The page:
Local environment impacts provider ability to adopt interoperable health IT

The local environment affects a provider's ability to adopt and use interoperable health IT, according to an Urban Institute study recently released by the Office of the National Coordinator for Health IT.

The study looked at providers in Worcester, Massachusetts; Macon, Georgia.; Milwaukee; and Sacramento, California. All four areas have relatively high rates of electronic medical record adoption among physicians and hospitals, according to the study, "How Local Context Affects Providers' Adoption and Use of Interoperable Health Information Technology: Case Study Evidence from Four Communities in 2013 (Round Two)."

Respondents in the four healthcare communities noted common challenges in moving to Stage 2 of Meaningful Use, including the aggressive timeline, patient participation, ICD-10 implementation and reforms such as accountable care organizations (ACOs).

But success varied by community with factors such as how the provider market was structured, state health policies, public and private incentives promoting healthcare quality and innovation, and the strength and longevity of local health information exchanges (HIEs), Urban Institute researchers found.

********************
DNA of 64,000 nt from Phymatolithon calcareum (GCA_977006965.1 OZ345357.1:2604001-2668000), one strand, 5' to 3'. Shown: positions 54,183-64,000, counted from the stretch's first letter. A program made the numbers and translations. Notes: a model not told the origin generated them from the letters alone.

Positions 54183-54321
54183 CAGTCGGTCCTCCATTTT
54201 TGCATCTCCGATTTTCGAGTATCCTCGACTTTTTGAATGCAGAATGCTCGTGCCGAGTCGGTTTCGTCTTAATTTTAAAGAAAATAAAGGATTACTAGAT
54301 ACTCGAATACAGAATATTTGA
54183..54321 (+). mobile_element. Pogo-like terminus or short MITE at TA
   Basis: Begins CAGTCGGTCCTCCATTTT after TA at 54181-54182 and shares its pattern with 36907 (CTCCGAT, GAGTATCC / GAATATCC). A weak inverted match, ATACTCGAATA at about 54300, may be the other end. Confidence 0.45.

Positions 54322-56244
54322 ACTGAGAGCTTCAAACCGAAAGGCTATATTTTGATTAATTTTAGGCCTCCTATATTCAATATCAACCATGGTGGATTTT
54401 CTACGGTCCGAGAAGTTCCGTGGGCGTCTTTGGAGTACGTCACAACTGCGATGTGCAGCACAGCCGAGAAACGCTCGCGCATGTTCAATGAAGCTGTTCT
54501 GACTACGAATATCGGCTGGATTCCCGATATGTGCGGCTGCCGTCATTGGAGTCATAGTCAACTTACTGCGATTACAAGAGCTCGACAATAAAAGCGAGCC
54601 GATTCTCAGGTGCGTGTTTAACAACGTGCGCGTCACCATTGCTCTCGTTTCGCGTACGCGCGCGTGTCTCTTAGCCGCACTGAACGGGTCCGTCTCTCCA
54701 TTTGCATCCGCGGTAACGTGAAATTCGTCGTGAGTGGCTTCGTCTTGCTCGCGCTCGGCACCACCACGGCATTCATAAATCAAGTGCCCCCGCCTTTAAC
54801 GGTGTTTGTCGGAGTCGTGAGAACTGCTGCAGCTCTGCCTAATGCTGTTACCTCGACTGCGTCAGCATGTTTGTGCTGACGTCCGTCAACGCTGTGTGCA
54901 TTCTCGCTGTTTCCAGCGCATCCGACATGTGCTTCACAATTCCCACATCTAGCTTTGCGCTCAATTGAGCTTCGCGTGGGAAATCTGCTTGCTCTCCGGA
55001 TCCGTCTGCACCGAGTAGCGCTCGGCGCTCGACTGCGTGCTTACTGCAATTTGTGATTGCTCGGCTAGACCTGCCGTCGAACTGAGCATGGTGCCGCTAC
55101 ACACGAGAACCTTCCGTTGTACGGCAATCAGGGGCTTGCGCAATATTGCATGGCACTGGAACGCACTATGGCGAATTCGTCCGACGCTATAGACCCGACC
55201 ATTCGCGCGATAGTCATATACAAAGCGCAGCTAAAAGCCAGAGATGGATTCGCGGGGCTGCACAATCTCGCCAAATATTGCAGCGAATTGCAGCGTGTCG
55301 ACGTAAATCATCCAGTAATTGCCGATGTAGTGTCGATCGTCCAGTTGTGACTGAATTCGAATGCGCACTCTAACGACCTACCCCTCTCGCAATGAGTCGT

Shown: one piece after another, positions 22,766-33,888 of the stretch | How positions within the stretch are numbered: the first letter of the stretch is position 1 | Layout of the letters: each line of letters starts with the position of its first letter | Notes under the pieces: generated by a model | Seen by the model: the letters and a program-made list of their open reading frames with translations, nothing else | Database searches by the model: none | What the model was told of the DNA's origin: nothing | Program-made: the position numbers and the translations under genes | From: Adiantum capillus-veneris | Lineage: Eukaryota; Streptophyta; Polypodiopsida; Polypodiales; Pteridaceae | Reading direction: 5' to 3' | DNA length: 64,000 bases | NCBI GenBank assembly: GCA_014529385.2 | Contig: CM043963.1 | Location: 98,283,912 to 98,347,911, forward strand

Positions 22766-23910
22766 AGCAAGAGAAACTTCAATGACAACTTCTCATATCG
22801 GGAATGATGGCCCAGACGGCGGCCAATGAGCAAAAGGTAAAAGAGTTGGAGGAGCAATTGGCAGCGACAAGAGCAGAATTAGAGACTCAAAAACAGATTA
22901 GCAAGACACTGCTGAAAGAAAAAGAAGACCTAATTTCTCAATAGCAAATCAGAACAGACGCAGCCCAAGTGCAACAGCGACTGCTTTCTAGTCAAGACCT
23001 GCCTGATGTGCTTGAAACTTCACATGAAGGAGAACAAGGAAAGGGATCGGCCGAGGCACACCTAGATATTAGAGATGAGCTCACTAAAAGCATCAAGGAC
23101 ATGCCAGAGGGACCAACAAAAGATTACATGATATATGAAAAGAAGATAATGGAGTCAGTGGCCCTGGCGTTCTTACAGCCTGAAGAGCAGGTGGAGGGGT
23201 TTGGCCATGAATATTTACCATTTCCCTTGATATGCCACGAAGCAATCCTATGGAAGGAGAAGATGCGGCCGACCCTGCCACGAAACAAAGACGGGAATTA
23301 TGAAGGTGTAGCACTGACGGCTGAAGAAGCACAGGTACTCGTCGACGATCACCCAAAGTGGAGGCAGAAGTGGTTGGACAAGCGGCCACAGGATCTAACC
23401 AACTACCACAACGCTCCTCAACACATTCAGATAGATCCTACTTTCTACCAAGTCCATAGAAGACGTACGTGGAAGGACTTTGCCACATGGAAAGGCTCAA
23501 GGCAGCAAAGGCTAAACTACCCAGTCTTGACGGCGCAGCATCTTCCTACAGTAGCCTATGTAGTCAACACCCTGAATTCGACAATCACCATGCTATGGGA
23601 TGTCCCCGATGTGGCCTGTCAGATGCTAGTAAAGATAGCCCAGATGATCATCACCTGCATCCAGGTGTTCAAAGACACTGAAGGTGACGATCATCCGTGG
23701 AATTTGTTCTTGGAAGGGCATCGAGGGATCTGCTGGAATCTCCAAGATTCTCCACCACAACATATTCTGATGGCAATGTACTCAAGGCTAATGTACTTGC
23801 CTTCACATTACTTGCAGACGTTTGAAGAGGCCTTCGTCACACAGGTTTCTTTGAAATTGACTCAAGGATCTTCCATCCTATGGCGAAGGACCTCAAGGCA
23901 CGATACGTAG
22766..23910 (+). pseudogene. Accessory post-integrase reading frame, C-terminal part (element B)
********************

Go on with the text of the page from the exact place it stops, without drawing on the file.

Other challenges that were location-specific included:

  • The effectiveness of regional extension centers (RECs) varied by region, and "smaller, rural providers in some communities might need more special attention and customized strategies"
  • Some RECs might have to charge for their services or close as federal funding ends, especially in states that aren't planning to kick in any funding; ONC reported recently that 93 percent of RECs are expected to be self-sustaining when its initial investment ends this year, and in a HIMSS poll, 85 percent said they expect to stay open after this year with new funding sources
  • State HIEs "had various implementation challenges and could face additional complications moving forward"

"Moving forward toward Stage 3 MU and beyond, health reform and other health system changes could be improved with additional input from local communities, as state policymakers, regional insurers, and local health care systems play an increasingly important role in promoting MU and health information exchange," the researchers concluded.

For more information:
-here's the study (.pdf)